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Film Review: “Happiest Season” Falters but Still Delivers Holiday Cheer

Written by: Christopher Llewellyn Reed | November 24th, 2020

Film poster: “Happiest Season”

Happiest Season (Clea DuVall, 2020) 2½ out of 4 stars.

Twentysomethings Abby and Harper are two women deeply in love, living a romantic idyll in Pittsburgh, where one is a journalist and the other a graduate student. With Christmas approaching, Harper invites Abby, whose parents are dead, to come home with her. Abby has long hated Christmas, but wants to meet her partner’s family, so decides to go, if reluctantly. Just as they are about to arrive, however, Harper informs Abby that she has not, in fact, come out to anyone in her hometown, relatives included. The stage is therefore set for a most unhappy celebration. Thus begins Happiest Season, the second feature from actress-turned-director Clea DuVall (The Intervention), starring Kristen Stewart (Seberg) as Abby and Mackenzie Davis (Terminator: Dark Fate) as Harper, offering yet another entry in the family-is-hell genre of holiday movies. If not always successful as either comedy or drama, it has just enough sparkle in both areas to eke out a cinematic win of sorts.

The story has two primary flaws. Homophobia still very much exists in our world, and I’m sure it is rampant in many places, yet it’s not as if the idea of being gay would be an alien concept to anyone, even the residents of the relatively small Pennsylvania town we see here. Harper’s white-bread mom and dad have no apparent issue with their African American son-in-law and biracial grandchildren (courtesy of another daughter), so we know they live in the same 21st century as the rest of us. The fear that Harper feels at the very thought of revealing her sexuality therefore seems like it belongs in a movie from 20 years ago.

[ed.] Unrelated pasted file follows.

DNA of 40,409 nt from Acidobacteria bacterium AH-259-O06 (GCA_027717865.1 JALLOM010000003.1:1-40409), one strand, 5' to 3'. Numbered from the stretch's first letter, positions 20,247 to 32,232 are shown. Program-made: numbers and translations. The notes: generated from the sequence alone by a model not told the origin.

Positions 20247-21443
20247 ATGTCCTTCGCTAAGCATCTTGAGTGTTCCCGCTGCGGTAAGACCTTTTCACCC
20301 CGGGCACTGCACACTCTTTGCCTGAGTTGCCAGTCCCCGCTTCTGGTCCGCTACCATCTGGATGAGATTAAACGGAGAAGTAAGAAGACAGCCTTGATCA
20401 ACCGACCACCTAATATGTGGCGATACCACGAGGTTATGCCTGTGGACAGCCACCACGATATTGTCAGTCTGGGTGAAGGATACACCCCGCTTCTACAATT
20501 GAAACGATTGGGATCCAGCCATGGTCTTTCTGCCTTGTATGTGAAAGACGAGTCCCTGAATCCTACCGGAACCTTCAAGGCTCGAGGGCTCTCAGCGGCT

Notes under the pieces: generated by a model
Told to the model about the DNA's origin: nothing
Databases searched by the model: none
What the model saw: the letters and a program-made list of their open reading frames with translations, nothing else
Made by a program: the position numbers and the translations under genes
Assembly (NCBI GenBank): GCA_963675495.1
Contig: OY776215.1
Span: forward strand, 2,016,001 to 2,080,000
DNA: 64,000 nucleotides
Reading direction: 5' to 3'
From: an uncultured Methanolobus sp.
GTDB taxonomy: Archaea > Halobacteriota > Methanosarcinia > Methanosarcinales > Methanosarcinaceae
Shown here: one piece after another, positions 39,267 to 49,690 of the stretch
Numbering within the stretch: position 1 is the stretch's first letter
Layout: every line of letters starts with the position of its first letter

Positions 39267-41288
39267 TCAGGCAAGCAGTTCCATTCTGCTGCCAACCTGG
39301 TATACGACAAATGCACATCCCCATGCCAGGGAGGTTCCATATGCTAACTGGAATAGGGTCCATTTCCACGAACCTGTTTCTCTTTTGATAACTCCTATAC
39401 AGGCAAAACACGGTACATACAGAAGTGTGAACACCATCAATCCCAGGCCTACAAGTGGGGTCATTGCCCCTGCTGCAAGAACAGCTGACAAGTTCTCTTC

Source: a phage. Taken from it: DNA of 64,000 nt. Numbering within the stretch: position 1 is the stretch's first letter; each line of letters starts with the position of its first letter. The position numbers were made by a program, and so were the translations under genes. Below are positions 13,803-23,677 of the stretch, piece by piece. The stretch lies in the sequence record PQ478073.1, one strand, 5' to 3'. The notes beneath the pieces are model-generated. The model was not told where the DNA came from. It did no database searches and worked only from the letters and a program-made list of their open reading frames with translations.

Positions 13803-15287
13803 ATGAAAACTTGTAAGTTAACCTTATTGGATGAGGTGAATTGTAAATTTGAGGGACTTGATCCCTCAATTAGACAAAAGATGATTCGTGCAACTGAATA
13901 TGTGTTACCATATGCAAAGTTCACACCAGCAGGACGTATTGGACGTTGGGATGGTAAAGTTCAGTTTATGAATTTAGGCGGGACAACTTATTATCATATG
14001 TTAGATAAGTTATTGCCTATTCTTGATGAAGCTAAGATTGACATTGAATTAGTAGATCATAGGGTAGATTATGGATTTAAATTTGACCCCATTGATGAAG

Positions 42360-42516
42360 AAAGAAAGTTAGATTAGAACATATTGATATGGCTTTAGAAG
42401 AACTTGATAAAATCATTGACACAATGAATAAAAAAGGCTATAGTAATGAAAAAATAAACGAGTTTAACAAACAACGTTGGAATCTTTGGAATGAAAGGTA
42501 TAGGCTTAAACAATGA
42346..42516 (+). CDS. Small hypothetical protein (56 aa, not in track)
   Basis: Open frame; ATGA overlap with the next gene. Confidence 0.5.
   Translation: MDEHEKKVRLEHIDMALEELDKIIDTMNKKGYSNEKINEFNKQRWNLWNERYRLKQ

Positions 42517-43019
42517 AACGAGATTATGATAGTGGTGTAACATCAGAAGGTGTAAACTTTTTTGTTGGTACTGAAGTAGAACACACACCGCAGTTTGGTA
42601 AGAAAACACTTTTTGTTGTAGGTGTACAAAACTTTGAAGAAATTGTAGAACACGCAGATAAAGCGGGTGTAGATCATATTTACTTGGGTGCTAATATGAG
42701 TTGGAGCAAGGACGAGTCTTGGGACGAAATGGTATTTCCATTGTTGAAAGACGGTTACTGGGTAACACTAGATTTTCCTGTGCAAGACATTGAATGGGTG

l-r: Kristen Stewart and Mackenzie Davis in HAPPIEST SEASON ©Hulu

Then there is the central relationship, which never quite has time to establish itself before entering crisis mode. In order for us to believe that Abby would, under any circumstances, accept the regressive terms that Harper suddenly imposes on her, we need to see more of their actual love. Instead, we are thrust into the middle of a fraught drama without enough of a foundation to support its backstory. Abby keeps reassuring herself, despite her acute disappointment, that she loves Harper, which is why she stays, but telling is not the same as showing. As it stands, for much of the movie, Harper appears unworthy of Abby’s devotion.

Those significant criticisms aside, however, Happiest Season has other treats on offer, thanks to a mostly appealing supporting cast, including Alison Brie (The Rental), Dan Levy (David Rose on Amazon’s Schitt’s Creek), Victor Garber (Rebel in the Rye), Mary Holland (Greener Grass), Burl Moseley (Jim Kittsworth on Netflix’s Crazy Ex-Girlfriend), Aubrey Plaza (Ingrid Goes West) and Mary Steenburgen (Book Club), not to mention the adorable young duo of Anis and Asiyih N’Dobe. Each ably manages the jokes thrown their way, keeping the film’s fortunes alive even when the screenplay falters. And despite the awkwardness of Abby and Harper’s interactions, we never doubt Happiest Season’s commitment to validating their right be together. In the final moments, DuVall also redeems some of her earlier missteps, leaving us with both a hearty laugh and meaningful tear. It’s not perfect, but it’s certainly entertainment.

Aubrey Plaza in HAPPIEST SEASON ©Hulu
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Christopher Llewellyn Reed is a film critic, filmmaker, and educator. A member of the Washington DC Area Film Critics Association (WAFCA) and a Rotten Tomatoes-approved film critic, he is Managing Editor at Film Festival Today; lead film critic at Hammer to Nail; formerly the host of the award-winning Reel Talk with Christopher Llewellyn Reed, from Dragon Digital Media; and the author of Film Editing: Theory and Practice. In addition, he is a former cohost of The Fog of Truth, a podcast devoted to documentary cinema.

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